Mexico Barbaro II Movie Review
Written by Ryan Holloway
Written and directed by Diego Cohen (Paidos Phobos), Christian Cueva (Fireballs), Ricardo Farias (Fireballs), Michelle Garza (Vitriol), Carlos Melendez (It’s About Time), Lex Ortega (Exodontia), Abraham Sanchez (Juan the Soldier), Sergio Tello (Do Not Sleep), Fernando Urdapilleta (Potzonalli)
2018, 95 minutes, Not Rated
Premiered at the Hola Mexico Film Festival on June 2nd, 2018
Laura de Ita
Mexico Barbaro II is an anthology film with a twist, a twist from an evil knife buried deep into your very soul.
Disturbing, obscene, perverse and filled to the brim with all kinds of mind-f***ery, Mexico Barbaro II consists of eight tales that aim to satisfy every horror itch in all of those hard to reach places.
What can and has been an issue with anthology films is the quality awkwardly dropping in and out as roughly as a masturbatory crucifix. What is somewhat surprising is that the stories, despite coming from eight very different directors, feel like part of a whole, which makes Mexico Barbaro 2 a rollercoaster ride, but one that is more coherent than most.
Any quality dip really comes from the viewer’s point of view and a deeper look at what each individual considers horror to be. Across the stories there are certainly some moments where it could easily fall into dark web territory but serves here as more of an exploration of the darkest corners of the subconscious and always feels like a striking art form.
Of course part of the fun of an anthology is not entirely knowing what twisted tale you’ll get next, so we’ll avoid providing too many spoilers here. We’ll just tease a little.
The first important thing to note about Mexico Barbaro II is that you’ll need to stick with it. Although each and every short has it’s good points and always carry an aesthetic that is a joy to watch despite the madness, the stories do get stronger as the film goes on, this is surely a deliberate tactic in building up to a strong visceral ending if not a narrative one.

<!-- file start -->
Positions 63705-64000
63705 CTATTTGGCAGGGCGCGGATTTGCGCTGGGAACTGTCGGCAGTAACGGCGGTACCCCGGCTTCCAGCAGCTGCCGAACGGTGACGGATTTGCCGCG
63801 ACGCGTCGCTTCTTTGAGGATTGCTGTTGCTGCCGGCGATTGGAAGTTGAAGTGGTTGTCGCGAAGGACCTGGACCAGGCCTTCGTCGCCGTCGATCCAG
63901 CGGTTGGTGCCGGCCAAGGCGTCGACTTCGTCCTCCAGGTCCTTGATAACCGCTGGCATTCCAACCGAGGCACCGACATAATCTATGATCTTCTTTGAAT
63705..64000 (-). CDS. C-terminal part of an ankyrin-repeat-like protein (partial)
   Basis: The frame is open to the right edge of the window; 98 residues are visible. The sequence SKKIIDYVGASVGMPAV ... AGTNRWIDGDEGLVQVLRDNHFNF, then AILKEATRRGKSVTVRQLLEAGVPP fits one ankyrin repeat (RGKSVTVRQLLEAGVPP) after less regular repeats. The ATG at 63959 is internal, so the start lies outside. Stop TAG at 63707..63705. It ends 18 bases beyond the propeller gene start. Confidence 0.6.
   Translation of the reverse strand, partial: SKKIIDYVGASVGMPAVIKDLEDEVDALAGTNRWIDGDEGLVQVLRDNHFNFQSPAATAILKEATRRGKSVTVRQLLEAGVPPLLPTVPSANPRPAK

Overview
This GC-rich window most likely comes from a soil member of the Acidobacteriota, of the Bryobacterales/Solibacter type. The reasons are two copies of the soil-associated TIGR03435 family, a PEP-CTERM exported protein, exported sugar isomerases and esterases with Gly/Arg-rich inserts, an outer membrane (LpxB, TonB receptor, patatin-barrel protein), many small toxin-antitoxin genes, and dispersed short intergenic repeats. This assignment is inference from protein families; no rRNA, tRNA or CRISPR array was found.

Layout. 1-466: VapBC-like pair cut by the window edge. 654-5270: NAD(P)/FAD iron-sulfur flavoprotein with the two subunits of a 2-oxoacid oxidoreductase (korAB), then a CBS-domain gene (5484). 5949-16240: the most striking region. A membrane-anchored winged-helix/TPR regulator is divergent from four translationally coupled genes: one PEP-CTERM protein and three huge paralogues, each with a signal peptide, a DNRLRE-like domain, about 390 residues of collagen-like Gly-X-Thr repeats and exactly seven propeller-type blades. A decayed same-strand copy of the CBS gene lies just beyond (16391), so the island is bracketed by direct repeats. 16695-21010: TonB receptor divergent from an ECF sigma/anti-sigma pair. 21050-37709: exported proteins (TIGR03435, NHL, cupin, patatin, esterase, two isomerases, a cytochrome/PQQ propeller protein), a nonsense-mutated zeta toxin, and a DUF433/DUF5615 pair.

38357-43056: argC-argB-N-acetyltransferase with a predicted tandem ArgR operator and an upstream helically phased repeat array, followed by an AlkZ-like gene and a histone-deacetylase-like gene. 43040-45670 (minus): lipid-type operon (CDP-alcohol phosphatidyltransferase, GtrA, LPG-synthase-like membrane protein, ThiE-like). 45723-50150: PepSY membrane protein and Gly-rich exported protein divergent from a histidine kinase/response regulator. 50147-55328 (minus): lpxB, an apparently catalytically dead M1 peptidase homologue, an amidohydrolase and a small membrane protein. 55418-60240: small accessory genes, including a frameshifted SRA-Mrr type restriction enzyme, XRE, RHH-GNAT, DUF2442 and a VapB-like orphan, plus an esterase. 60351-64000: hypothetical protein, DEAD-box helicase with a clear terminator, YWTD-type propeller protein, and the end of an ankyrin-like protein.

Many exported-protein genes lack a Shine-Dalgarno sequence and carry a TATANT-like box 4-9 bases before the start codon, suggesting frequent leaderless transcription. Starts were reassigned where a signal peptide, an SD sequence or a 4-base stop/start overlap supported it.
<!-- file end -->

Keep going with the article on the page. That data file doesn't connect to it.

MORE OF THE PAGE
Kicking things off is ‘Juan the Soldier’ from director Abraham Sanchez. To be honest, its kind of a blink-and-you’ll-miss-it entry that never really goes anywhere but does have some cool imagery and sets the tone nicely, it is beautifully shot and acts as a nice gentle entry-level story…because believe us, its going dark, real dark.
Next, Diego Cohen takes us on an emotionally charged journey centering on the relationship between a mother and her child in ‘Paidos Phobos’ before things get weird with ‘Potzonalli’ from Fernando Urdapilleta. Let’s just say this one might put you off your appetite for, like, probably forever.
‘Fireballs’ from Christian Cueva and Ricardo Farias lives up to its name as well as being the most experimental entry so far. What starts out as a couple of guys recording a porno goes south, and not in a good way.
‘Vitriol’ is the fifth and most polished entry. Strong in its simplicity, it tells the story of beauty and vanity. Director Michelle Garza handles the subject expertly without ever getting gratuitous.
‘Do Not Sleep’ teaches us not to tell sensitive kids strange consequences to their actions like “a spider will crawl into your nose if you don’t clean your room.” Wow, thanks for that grandma, the road to OCD beckons! It’s an eerie tale which delivers on scares.
Saving the best till seventh is Carlos Melendez’s ‘It’s About Time’; this one sees a couple of girls curse a bunch of bullies. It’s fun, gross and very funny. It should be shown in schools as an anti-bullying video.
The grand finale is a gritty and perverse take on the tooth fairy, showing the desperation of an addict in the most nightmarish of ways. The imagery is stunning and some of the content is most certainly hard to swallow. Just have a shot of tequila nearby to take the edge off!
By the end of Mexico Barbaro II you’ll feel drained, confused, and a little bit wrong, but although the experience is hard to forget, some of the stories miss just a little more than you’d like making it a mixed bag.
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